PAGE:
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Elderly Couple Loses Savings In Venmo Scam


Alan and Aviva Sturm must have done something right as far as their estate plan.  Until recently, they lived in a two-bedroom apartment in an assisted living facility in Boynton Beach.  Although they both have heart conditions and Alan has epilepsy, their health is stable, since they could afford healthcare and medications through Medicare and secondary medical insurance coverage.  Earlier this year, though, Mr. and Mrs. Sturm came close to losing everything when hackers emptied out their bank account.  If there is a lesson to be learned from this story, it is that part of estate planning means protecting yourself from identity theft.  This is easier said than done, though, because prospective identity thieves tend to keep up with changes in personal finance technology much more quickly than even the most cautious seniors do.  An Orlando estate planning lawyer can help you protect your retirement assets from identity thieves.

Venmo Reimburses Victims After Hackers Drain Their Bank Account

Somehow, hackers gained access to Alan Sturm’s bank account information during or slightly before the first week of March 2021.  They fraudulently set up a Venmo account in his name.  In early March, they made two small transactions, using Venmo to transfer amounts less than a dollar to accounts not controlled by Sturm and to which he does not have access.  He did not notice, and soon the hackers began transferring $1,500 out of his account each week.  In July, Sturm wrote a check to the assisted living facility for his rent, but the check bounced.  Sturm was incredulous, since as far as he knew, the account had a balance of more than $19,000.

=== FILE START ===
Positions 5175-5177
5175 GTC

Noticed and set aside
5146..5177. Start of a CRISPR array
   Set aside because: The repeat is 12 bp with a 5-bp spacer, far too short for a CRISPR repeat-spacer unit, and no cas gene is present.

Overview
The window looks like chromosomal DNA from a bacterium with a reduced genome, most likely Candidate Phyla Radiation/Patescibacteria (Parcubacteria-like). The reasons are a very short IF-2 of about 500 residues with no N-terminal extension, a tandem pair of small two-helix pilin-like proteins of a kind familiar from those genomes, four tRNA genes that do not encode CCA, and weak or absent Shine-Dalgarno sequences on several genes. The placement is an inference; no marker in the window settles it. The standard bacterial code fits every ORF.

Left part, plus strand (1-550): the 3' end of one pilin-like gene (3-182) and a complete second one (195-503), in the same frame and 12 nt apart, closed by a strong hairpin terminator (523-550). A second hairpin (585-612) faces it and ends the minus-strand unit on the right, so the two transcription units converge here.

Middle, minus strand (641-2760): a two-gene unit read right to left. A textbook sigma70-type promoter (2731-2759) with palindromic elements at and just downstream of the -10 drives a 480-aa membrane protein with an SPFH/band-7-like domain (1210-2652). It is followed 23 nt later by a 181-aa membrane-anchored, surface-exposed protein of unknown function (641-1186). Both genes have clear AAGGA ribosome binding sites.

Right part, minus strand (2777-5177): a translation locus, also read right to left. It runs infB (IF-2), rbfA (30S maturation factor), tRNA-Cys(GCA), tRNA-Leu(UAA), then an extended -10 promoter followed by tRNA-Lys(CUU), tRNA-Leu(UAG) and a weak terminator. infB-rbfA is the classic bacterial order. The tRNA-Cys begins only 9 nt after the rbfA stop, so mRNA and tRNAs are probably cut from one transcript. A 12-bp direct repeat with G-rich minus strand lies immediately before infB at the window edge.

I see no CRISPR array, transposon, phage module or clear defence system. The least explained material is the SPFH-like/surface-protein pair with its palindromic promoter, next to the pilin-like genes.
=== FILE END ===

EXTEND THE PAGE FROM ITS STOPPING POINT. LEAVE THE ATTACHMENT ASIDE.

Sturm, 74, called the bank, and the representative told him that the money had been transferred out of his account through Venmo.  It was the first time Sturm had heard of Venmo.  The representative told him that Venmo was like PayPal, but Sturm had not heard of PayPal, either.  Fearing that he and his wife would soon be out on the street, Sturm downsized his expenses as much as he could.  He cancelled his secondary medical insurance, and he and his wife moved to a less expensive, one-bedroom apartment in the assisted living facility.

In November 2021, Venmo reimbursed Sturm for the money that had been fraudulently withdrawn from his bank account.  The police are still investigating the situation and have not identified the hackers.  So far, they have found that a computer with its IP address in New York set up the Venmo account, but they do not know how the hackers got access to Sturm’s information.

Contact Us for Help

The frightening experience that happened to Alan and Aviva Sturm can happen to any retired person.  Your age alone makes you vulnerable to becoming a victim of financial crime, but an estate planning lawyer can help you protect yourself from identity theft and financial abuse.  Contact Gierach and Gierach, P.A. in Orlando, Florida to discuss your case.




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